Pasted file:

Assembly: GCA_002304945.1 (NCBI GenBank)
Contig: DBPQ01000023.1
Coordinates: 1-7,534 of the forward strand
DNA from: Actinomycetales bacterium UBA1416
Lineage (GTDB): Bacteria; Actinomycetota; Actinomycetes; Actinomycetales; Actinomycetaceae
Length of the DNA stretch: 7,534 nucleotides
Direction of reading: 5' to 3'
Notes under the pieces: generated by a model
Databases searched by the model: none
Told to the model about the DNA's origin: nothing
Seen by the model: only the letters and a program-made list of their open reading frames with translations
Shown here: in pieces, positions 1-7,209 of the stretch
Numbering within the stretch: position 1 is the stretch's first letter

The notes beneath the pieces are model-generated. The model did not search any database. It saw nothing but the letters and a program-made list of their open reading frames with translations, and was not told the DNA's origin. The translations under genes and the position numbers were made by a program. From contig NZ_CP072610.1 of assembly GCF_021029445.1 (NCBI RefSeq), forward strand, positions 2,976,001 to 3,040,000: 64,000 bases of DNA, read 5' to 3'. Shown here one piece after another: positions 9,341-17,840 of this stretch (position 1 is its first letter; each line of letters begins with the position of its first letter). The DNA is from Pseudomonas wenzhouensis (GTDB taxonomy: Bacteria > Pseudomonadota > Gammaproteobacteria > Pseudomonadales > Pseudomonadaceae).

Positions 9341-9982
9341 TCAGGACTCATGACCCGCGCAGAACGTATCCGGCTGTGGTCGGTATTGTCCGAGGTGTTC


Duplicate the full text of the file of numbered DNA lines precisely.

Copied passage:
Assembly: GCA_002304945.1 (NCBI GenBank)
Contig: DBPQ01000023.1
Coordinates: 1-7,534 of the forward strand
DNA from: Actinomycetales bacterium UBA1416
Lineage (GTDB): Bacteria; Actinomycetota; Actinomycetes; Actinomycetales; Actinomycetaceae
Length of the DNA stretch: 7,534 nucleotides
Direction of reading: 5' to 3'
Notes under the pieces: generated by a model
Databases searched by the model: none
Told to the model about the DNA's origin: nothing
Seen by the model: only the letters and a program-made list of their open reading frames with translations
Shown here: in pieces, positions 1-7,209 of the stretch
Numbering within the stretch: position 1 is the stretch's first letter

The notes beneath the pieces are model-generated. The model did not search any database. It saw nothing but the letters and a program-made list of their open reading frames with translations, and was not told the DNA's origin. The translations under genes and the position numbers were made by a program. From contig NZ_CP072610.1 of assembly GCF_021029445.1 (NCBI RefSeq), forward strand, positions 2,976,001 to 3,040,000: 64,000 bases of DNA, read 5' to 3'. Shown here one piece after another: positions 9,341-17,840 of this stretch (position 1 is its first letter; each line of letters begins with the position of its first letter). The DNA is from Pseudomonas wenzhouensis (GTDB taxonomy: Bacteria > Pseudomonadota > Gammaproteobacteria > Pseudomonadales > Pseudomonadaceae).

Positions 9341-9982
9341 TCAGGACTCATGACCCGCGCAGAACGTATCCGGCTGTGGTCGGTATTGTCCGAGGTGTTC